Zahrady pod Hájem National Nature Reserve

Meadows and extensive orchards on the western slopes of Háj hill (573 m) above Velká nad Veličkou in the Jihomoravský kraj – South Moravian Region. The NNR territory covers an area of 162.3 ha at elevations of 300 – 480 metres and lies in the parish of Velká nad Veličkou.

Zahrady pod Hájem represent the last remnants of meadow growths on a marlstone basement in Bílé Karpaty (The White Carpathians). Numerous endangered species of thermophilous plants and animals occur on the NNR territory.

The geological basement is formed of Flysh layers with calcareous claystones, marlstones and calcareous sandstones and belongs to the Bílé Karpaty Unit of the Magura Flysh. On these substrates medium-grained typical Cambisol and Pseudogley Cambisol have formed.

The surface of the territory is varied and comprises grassland growths with belts of trees, orchards, isolated trees and shrubs. There are also 13 hectares of deciduous and pine forests and a number of small fields in the lower areas of the reserve. The undeveloped marl loams are covered with sparse growths of thermophilous vegetation with the fescue – Festuca rupicola, the fleabane Inula ensifolia and glaucous sedge (Carex flacca). Elsewhere the thermophilous meadows predominate with the erect-brome grass (Bromus erectus) and heath false-brome (Brachypodium pinnatum). In a few places we can find wetter meadows with the moor-grass (Molinia arundinacea).

The territory is rich in protected plant species, including the orchids – early purple orchid (Orchis mascula), military orchid (Orchis militaris), pale-flowered orchid (Orchis pallens), the globe orchid Traunsteinera globosa and lesser butterfly orchid (Platanthera bifolia). The population of bumble-bee orchid (Ophrys holosericea) is the richest in the Czech Republic. Other orchids which occasionally occur here include pyramidal orchid (Anacamptis pyramidalis), bee orchid (Ophrys apifera), burnt orchid (Orchis ustulata). The reserve also plays host to two types of the fragrant orchid (Gymnadenia conopsea), as well as the dense-flowered subspecies (Gymnadenia conopsea subsp. densiflora).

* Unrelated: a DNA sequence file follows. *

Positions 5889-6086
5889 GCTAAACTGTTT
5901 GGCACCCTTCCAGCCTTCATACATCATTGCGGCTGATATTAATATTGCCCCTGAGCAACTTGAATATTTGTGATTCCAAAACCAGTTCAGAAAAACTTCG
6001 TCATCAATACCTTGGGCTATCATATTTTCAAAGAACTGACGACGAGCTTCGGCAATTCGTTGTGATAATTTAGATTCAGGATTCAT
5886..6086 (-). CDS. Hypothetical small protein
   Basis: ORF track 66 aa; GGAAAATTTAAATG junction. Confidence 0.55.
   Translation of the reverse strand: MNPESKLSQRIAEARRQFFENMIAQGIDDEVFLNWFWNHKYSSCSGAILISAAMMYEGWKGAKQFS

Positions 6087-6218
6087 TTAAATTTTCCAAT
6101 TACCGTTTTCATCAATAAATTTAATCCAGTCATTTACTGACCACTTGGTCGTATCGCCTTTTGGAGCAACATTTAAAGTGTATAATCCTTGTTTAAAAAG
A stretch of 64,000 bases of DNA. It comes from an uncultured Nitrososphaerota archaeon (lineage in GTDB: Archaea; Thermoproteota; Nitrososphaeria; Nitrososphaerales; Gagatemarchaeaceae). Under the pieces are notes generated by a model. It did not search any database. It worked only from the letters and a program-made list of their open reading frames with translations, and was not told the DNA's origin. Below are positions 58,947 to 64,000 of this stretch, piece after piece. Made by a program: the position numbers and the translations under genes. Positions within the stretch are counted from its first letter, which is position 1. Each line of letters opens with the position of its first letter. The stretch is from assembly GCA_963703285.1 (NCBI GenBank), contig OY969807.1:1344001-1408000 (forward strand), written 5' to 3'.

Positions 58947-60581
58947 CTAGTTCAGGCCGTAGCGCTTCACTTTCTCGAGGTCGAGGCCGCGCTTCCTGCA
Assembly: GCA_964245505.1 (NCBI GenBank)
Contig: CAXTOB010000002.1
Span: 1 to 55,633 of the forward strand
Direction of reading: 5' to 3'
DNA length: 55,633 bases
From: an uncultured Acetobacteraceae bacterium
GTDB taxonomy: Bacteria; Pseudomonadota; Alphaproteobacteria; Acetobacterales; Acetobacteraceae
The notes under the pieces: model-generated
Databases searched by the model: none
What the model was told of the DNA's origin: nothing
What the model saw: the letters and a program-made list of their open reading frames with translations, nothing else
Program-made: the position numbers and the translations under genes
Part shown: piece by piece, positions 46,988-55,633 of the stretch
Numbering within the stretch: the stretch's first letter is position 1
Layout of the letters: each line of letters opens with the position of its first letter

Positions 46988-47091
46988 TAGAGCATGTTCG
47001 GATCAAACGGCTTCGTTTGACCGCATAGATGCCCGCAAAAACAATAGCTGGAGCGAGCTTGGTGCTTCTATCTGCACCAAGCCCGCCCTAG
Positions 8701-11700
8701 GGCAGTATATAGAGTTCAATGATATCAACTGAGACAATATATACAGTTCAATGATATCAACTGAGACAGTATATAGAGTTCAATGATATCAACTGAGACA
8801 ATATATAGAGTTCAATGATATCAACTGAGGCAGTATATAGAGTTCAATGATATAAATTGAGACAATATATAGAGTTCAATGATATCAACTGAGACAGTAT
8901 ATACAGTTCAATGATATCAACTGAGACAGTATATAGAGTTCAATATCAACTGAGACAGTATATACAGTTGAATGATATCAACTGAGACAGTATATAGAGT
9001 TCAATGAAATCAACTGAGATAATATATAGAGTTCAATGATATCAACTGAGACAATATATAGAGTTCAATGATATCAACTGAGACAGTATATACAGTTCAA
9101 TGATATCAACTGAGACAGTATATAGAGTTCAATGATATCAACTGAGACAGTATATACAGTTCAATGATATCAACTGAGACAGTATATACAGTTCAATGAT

Other protected plant species which grow on the meadows and forest fringes include Hungarian iris (Iris variegata) and grass-leaved flag (Iris graminea), cross gentian (Gentiana cruciata) and marsh gentian (Gentiana pneumonanthe), yellow flax (Linum flavum), purple viper’s grass (Scorzonera purpurea), erect clematis (Clematis recta) and purple milkvetch (Astragalus danicus). Species bound to the damp biotopes are early marsh orchid (Dactylorhiza incarnata) and 2 species from the marsh dandeliongroup (Taraxacum sect. Palustria). A humble sign that spring is on its way is the Alpine squill (Scilla bifolia subsp. vindobonensis). Woody species represented here are oak-hornbeam groves with cornelian cherry (Cornus mas) and secondary growths of Scots pine (Pinus sylvestris) in places. In the undergrowth we can even find bastard balm (Melittis melissophyllum) and the orchids: narrow-leaved helleborine (Cephalanthera longifolia) and greater butterfly orchid (Platanthera chlorantha).
 
Butterflies which inhabit the reserve include the swallowtail (Papilio machaon), scarce swallowtail (Iphiclides podalirius), nicklerl’s fritillary (Mellicta aurelia), great banded grayling (Brintesia circe), chapman’s blue Plebicula tersipes, turquoise blue (Plebicula dorylas), purple hairstreak (Quercusia quercus), the webworm moth Hyphoraia aulica, the Lasiocampid moth Eriogaster catax and several rare species of Geometridae. Herbivorous beetles which have been recorded here include the flea beetle Dibolia foersteri, rare leaf beetles, weevils and apion weevils, the ceutorrhynchid beetle Mogulones curvistriatus and the pea weevil Bruchus brachialis. In addition, 25 Orthoptera species, 14 kinds of ants and 31 kinds of spiders have been recorded here.

Birds in the reserve include the wryneck (Jynx torquilla), stonechat (Saxicola torquata), red-backed shrike (Lanius collurio) and corn bunting (Miliaria calandra). Occasionally the slowworm (Anguis fragilis) or the yellow-bellied toad (Bombina variegata) can be seen in the area.
 
Before the NNR was declared in 1987, a part of the reservation had been seriously damaged by grazing. However, the unfertilised and regularly cut meadows displayed very quick regeneration. Most of the grasslands on the meadows and in the orchards are cut once a year and the hay is collected and taken away. A gene fund for regional varieties of fruit trees was established in 1991 on 3 ha of the territory. Dozens of varieties of plum, apple and pear trees from the Horňácko district were planted here and will be maintained.